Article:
Relevance of Guidelines

Abstract

Dr. O.P. Yadava, CEO & Chief Cardiac Surgeon, National Heart Institute, New Delhi, India, and Editor-in-Chief, Indian Journal of Thoracic and Cardiovascular Surgery, is in conversation with Dr. Philippe Kolh, Leige, Belgium, on Relevance of Guidelines. Dr. Kolh opined that though most recommendations may not be of level “A” yet, they are relevant and meaningful in optimum delivery of medicare.

Prof. Kolh feels that guidelines are very important in that they summarize knowledge on best evidence base available. When faced with a provocative question from Dr. Yadava quoting a recent article showing that over two thirds of recommendations in guidelines was either not evidence based, or based on low level of evidence “B” or “C” [1], Prof. Kolh agreed that only 25–35% of recommendations were level “A.” He however stressed that Level “C” recommendations are also relevant, as they are from scientific experts in the field. Playing the devil’s advocate Dr. Yadava asked, as most of the members of the writing committee of guidelines have industry contacts, does it not bring in conflicts of interest? Prof Kolh disagreed and commented that most conflicts are reviewed by the Chair of the writing committee and as experts are involved in multiple companies on varied subjects, they usually tend to give balanced statements and conflicts are not a major issue. Prof. Kolh opined that guidelines do not stifle innovation and are revised at regular intervals to keep up with new knowledge. He stresses on the fact that if we go by guideline-directed management protocols, results are optimum [2]. He is a big votary for Registry data as they look at “All Comers” and therefore are true representative of the surgical landscape of the country. However, for the registry data to be meaningful, it must have external and internal validation and long-term follow-up must be very stringent.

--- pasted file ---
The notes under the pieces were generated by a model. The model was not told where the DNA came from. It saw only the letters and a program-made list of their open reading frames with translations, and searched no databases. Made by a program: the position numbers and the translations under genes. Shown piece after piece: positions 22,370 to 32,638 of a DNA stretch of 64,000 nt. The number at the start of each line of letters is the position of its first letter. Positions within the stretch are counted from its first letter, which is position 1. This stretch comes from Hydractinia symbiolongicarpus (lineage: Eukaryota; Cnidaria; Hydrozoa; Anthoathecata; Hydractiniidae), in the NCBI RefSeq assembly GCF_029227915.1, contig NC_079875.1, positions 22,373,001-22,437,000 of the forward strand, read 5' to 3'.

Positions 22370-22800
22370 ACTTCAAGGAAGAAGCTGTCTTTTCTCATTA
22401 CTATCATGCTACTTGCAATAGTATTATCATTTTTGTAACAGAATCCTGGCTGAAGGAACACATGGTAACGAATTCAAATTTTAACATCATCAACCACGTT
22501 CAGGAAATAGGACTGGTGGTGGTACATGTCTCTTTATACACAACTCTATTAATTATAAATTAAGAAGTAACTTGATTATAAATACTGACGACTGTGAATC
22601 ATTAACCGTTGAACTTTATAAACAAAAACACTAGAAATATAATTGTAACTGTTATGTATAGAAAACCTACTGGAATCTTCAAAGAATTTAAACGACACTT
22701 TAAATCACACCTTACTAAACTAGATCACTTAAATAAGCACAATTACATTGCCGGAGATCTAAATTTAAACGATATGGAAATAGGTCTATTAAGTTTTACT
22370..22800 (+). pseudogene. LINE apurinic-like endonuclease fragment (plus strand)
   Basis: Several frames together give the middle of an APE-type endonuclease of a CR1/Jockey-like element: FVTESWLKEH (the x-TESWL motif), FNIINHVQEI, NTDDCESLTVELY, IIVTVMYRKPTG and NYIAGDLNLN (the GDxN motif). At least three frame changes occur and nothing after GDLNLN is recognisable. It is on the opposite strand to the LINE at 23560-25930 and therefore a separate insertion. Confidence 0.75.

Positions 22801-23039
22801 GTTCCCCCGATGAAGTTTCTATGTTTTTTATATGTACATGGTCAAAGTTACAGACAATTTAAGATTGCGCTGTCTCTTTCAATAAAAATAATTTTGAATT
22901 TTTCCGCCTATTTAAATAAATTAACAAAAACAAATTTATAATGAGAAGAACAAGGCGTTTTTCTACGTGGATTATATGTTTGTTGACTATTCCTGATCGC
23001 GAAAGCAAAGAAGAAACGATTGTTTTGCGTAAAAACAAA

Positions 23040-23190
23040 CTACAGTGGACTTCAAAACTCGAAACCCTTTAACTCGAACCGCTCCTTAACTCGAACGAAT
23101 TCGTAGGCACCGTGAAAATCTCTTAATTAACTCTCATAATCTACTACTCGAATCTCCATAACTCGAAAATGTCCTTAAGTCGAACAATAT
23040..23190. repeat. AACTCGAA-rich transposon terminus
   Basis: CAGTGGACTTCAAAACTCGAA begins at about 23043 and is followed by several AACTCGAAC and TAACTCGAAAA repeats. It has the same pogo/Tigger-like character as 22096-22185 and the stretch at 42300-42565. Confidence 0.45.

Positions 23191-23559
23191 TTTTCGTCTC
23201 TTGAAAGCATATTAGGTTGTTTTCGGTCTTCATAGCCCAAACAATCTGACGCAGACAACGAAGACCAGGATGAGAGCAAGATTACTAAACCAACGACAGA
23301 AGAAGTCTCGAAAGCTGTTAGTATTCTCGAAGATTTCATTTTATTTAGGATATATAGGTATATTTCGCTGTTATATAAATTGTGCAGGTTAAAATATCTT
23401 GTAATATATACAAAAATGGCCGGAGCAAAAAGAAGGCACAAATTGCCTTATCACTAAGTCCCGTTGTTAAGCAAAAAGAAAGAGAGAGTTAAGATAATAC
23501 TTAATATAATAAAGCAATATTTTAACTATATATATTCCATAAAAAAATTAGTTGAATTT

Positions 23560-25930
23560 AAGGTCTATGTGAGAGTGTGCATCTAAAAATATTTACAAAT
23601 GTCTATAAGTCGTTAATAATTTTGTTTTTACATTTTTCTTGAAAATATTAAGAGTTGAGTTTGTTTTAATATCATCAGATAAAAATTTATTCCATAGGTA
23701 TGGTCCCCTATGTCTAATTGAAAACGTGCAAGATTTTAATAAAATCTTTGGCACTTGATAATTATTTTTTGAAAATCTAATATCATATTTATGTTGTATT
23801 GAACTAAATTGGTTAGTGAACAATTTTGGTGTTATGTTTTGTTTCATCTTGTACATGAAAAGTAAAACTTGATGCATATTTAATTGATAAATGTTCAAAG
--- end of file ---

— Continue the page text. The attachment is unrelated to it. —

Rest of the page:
References

  1. 1.

    Fanaroff AC, Califf RM, Windecker S, Smith SC, Lopes RD. Levels of evidence supporting American College of Cardiology/American Heart Association and European Society of Cardiology guidelines, 2008-2018. JAMA. 2019;321:1069–80.

  2. 2.

    Bonow RO, Braunwald E. The evidence supporting cardiovascular guidelines: is there evidence of progress in the last decade? JAMA. 2019;321:1053–4.

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Correspondence to Om Prakash Yadava.

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Yadava, O.P., Kolh, P. Relevance of Guidelines. Indian J Thorac Cardiovasc Surg 36, 431 (2020). https://doi.org/10.1007/s12055-020-00980-7

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Keywords

  • Guidelines
  • Level of evidence
  • Conflicts of interest
  • Evidence base
  • Outcomes